On Monday, the U.S. Supreme Court affirmed the First Circuit Court of Appeals in Bullard v. Blue Hills Bank and, in the process, likely resolved a Circuit split on an important bankruptcy confirmation issue: Is an order denying confirmation of a bankruptcy plan “final” and, thus, immediately appealable? Siding with the majority view, Chief Justice Roberts answered “No” on behalf of a unanimous Court (at least in the Chapter 13 context, but likely in all plan confirmation contexts).
In summary, the Supreme Court held that, unlike a confirmation or dismissal, an order denying confirmation is not final because it doesn’t terminate the “entire process of attempting to arrive at an approved plan.” Further, unlike a confirmation or a dismissal, a confirmation denial doesn’t alter the status quo or bind the rights and obligations of the parties. After all, when a court denies confirmation, the plan proponent may still “modify freely” its bankruptcy plan or pursue an interlocutory appeal. Therefore, a denial doesn’t result in the sort of “significant consequences” that justify immediate appeal, as of right.
Bullard is a significant win for creditors. It’s likely more significant than it first appears, especially for Chapter 11 where unsettled confirmation issues abound. Therefore, we’ll cover it in 2 posts. In this first post, we’ll summarize the decision. In our second post, we’ll provide some humble, but pointed criticism.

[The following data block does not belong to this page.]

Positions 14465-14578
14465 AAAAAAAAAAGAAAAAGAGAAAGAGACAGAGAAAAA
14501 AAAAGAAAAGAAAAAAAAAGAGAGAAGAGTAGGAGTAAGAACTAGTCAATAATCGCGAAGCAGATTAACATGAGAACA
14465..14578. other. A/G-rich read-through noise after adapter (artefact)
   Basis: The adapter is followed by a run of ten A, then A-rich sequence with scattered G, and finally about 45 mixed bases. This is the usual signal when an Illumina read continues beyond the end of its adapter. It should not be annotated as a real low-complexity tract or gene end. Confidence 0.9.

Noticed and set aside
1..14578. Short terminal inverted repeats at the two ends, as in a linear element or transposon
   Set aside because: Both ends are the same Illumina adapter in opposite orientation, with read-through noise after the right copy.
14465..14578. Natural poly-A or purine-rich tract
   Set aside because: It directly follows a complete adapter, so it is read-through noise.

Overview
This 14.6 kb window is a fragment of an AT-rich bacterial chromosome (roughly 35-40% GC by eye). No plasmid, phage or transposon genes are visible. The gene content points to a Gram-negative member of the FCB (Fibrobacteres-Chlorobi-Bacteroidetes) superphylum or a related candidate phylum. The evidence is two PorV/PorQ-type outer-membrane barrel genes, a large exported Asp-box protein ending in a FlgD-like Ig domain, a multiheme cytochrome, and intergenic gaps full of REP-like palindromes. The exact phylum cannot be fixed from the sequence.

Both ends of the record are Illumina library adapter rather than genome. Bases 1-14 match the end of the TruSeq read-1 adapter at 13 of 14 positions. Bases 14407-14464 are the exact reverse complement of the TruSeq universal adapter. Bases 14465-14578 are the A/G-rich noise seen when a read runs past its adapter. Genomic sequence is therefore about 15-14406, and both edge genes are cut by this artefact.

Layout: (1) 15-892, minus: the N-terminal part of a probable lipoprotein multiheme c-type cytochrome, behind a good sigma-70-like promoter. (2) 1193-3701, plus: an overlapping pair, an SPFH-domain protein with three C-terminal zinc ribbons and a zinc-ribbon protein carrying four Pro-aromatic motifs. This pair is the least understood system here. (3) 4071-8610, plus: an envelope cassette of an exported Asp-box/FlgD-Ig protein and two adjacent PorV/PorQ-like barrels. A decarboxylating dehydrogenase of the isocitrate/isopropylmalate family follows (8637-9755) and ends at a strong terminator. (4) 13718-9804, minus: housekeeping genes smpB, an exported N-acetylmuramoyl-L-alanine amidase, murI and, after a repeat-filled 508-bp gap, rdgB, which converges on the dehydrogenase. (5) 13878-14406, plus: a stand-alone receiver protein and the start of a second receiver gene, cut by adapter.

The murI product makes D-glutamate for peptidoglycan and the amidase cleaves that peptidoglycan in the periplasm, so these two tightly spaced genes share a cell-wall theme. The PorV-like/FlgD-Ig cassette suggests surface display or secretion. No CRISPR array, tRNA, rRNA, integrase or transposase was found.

Thankfully, Bullard‘s procedural history is pretty straightforward.
Louis Bullard filed a Chapter 13 in Massachusetts. His Chapter 13 plan proposed to bifurcate his $346,000 mortgage to Blue Hills Bank, with the secured portion ($245,000) to be paid over a long period of time and the unsecured portion ($101,000) to be paid over the shorter statutory period. The Bankruptcy Court denied confirmation because Bullard’s “hybrid” plan violated the Bankruptcy Code.
The First Circuit’s Bankruptcy Appellate Panel concluded that the order denying confirmation was not final because Bullard was “free to propose an alternate plan.” Nevertheless, it heard the appeal as an interlocutory appeal under 28 U.S.C. § 158(a)(3) because it presented a purely legal question over which there was a split of opinion. However, the BAP affirmed the Bankruptcy Court’s decision.
Bullard appealed to the First Circuit. However, because the BAP denied Bullard’s motion to certify the appeal under § 158(d)(2), the First Circuit’s jurisdiction was limited to § 158(d)(1) (i.e., appeals of final orders).Under the majority view, the First Circuit held that the Bankruptcy Court order was not final and, thus, that the BAP order was also not final. Therefore, the First Circuit dismissed the appeal.
Notably, the First Circuit Court of Appeals dismissed the appeal for lack of jurisdiction even though it acknowledged that (i) “finality” in bankruptcy is “given flexible interpretation” and (ii) the issue on appeal involved “an important and unsettled question of bankruptcy law.”